Chemical Regulation in the Middle East

The Middle East is incorrectly thought to be at a relatively nascent stage of developing comprehensive programs for managing chemicals.  There may be a variety of reasons for this perception, ranging from a lack of fluency in Arabic, Hebrew, or Urdu, to a somewhat insular culture within the region, to the tendency to focus on geographic regions with more robust commercial and business operations. There are, however, emerging chemical regulatory initiatives underway in the region, and a thorough understanding of these programs and those agencies and entities involved, the legislation in force, and the key areas of concern is vital for compliant and commercially successful operations across the region.
The Middle East region is comprised of countries at varying stages of chemical substance regulation implementation, forming a “compliance patchwork” of sorts, and requiring careful evaluation on a country-by-country basis. In addition to individual national legislation, many of the countries are members of the Cooperation Council for the Arab States of the Gulf, originally (and still colloquially) known as the Gulf Cooperation Council, or GCC.  The GCC functions in loose parallel to the European Union and the South Common Market (Mercado Comum do Sul, or MERCOSUR) as it has the stated goals of establishing a common currency, harmonizing regulations across a variety of fields, such as trade, customs, and finance, and establishing a common national defense force. All of the Arab states of the Persian Gulf, except for Iraq, are members. Thus, there are “trade bloc” regulations that must be observed as well. Compounding the confusion, not all regulations promulgated by the GCC are mandatory, so one country may implement the legislation, but another GCC Member State may elect not to.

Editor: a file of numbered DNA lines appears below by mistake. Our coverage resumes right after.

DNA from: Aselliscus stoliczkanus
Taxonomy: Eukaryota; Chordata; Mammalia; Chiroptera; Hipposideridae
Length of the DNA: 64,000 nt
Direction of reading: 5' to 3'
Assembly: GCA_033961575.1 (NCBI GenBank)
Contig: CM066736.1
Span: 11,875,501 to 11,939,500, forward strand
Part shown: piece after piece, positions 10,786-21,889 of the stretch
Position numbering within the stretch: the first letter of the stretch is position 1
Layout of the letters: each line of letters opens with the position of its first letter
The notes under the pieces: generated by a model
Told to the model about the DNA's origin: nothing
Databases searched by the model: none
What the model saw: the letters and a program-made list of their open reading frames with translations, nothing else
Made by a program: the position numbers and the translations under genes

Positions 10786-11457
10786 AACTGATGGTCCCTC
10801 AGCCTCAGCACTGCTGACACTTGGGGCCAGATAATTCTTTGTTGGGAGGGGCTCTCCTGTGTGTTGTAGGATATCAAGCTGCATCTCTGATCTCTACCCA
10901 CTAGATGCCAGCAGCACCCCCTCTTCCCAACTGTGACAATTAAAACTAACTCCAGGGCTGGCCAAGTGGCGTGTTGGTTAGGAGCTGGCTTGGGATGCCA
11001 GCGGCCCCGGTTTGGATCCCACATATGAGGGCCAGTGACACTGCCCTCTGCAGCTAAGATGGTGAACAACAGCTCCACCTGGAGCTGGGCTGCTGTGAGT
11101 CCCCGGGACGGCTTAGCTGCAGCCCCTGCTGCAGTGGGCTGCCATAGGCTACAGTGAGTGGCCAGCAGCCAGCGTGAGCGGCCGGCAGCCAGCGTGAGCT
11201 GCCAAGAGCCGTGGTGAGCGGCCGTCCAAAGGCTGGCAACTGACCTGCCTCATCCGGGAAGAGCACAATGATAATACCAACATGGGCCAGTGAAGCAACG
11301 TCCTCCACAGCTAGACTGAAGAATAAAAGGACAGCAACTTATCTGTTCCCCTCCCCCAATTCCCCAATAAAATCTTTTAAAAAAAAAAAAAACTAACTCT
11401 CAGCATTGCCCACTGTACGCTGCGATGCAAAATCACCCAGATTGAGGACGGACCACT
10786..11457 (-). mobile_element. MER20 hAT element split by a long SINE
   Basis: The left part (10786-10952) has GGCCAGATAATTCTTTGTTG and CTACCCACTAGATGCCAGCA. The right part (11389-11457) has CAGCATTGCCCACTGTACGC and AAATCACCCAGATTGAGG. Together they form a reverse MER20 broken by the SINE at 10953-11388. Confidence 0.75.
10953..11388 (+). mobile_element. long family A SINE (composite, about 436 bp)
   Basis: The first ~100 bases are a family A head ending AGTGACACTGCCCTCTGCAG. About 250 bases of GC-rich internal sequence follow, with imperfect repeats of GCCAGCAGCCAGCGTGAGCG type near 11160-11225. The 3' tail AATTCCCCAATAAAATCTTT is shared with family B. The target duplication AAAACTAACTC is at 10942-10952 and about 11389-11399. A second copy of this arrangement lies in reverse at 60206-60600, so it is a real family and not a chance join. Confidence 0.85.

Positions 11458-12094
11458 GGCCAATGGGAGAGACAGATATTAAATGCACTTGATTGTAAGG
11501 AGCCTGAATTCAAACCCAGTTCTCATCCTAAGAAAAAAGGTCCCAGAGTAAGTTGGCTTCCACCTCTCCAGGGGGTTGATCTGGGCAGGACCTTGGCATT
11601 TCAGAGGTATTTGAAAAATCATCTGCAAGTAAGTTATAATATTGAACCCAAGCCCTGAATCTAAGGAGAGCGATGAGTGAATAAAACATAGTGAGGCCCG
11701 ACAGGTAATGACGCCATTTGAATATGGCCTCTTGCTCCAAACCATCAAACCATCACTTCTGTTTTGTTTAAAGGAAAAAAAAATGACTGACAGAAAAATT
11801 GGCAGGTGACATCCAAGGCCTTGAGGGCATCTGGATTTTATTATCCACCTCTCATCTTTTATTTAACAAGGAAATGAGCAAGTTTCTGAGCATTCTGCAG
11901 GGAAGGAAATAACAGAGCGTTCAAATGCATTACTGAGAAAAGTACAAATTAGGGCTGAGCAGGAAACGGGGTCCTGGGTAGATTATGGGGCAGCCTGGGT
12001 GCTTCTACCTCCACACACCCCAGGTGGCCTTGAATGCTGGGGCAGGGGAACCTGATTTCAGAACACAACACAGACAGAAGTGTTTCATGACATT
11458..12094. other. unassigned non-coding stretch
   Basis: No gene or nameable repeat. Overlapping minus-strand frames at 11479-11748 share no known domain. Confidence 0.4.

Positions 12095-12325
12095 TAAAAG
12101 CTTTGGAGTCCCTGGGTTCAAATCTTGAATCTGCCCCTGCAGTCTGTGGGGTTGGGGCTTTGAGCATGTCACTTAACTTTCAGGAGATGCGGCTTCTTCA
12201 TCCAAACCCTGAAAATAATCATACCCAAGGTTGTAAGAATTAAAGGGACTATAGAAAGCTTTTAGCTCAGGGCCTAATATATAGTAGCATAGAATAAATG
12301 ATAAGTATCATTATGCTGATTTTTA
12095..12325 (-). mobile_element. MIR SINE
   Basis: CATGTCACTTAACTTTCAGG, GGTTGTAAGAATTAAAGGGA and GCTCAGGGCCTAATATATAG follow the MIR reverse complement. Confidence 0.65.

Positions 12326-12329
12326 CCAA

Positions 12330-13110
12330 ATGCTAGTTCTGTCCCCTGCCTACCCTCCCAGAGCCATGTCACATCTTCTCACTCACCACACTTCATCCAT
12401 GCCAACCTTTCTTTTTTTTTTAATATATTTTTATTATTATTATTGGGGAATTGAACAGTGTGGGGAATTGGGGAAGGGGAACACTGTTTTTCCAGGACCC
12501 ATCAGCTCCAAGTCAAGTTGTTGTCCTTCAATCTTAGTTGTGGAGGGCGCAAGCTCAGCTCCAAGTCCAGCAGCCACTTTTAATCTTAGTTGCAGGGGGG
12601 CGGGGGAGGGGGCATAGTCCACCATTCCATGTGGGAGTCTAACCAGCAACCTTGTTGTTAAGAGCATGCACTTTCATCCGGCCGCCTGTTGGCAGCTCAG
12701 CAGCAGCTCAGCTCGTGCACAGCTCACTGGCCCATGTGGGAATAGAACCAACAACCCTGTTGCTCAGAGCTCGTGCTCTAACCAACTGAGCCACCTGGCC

Virtually none of the Middle Eastern countries currently possess formal chemical inventories, and generally have not adopted the Globally Harmonized System of Classification and Labeling (GHS) for their respective Safety Data Sheet (SDS) programs, where such programs exist in national law. Throughout the region, a country’s defined legislative priorities, as well as its economic drivers, results in various areas of focus specific to chemical substance regulation. Israel, a world leader in the manufacture of generic drugs, has some of the most substantial and comprehensive drug regulations of any Middle Eastern country. Kuwait has had a national monitoring system for chemical substances in place since 1987, and has specifically introduced the “polluter pays” concept into its natural law, while Egypt has seven different Ministries with varying roles and responsibilities for issuing chemical substance permits. Bahrain’s chemical substance regulations cover a wide range of categories as pesticides, cleaning materials, pharmaceutical drugs, and food additives, while several cities and provinces in both Pakistan and Saudi Arabia have their own -- often separate -- substance regulations.
The Acta Group (Acta®) is active and knowledgeable in assisting its clients in dealing with the complexities of chemical management regulations in the Middle East. Thanks to our significant scientific, legal, and policy knowledge base and our familiarity with agencies across the globe, we are uniquely qualified to help client companies commercialize their products in the region.
Our Experience:
Acta maintains a deep and expansive understanding of the regulatory landscape in multiple countries of the Middle East. This is reflected in the many publications that quote our professionals on legislative developments in the region, and the seminars that request our participation as expert speakers. Acta published the only book dedicated to the region, Chemical Regulation in the Middle East, in 2018.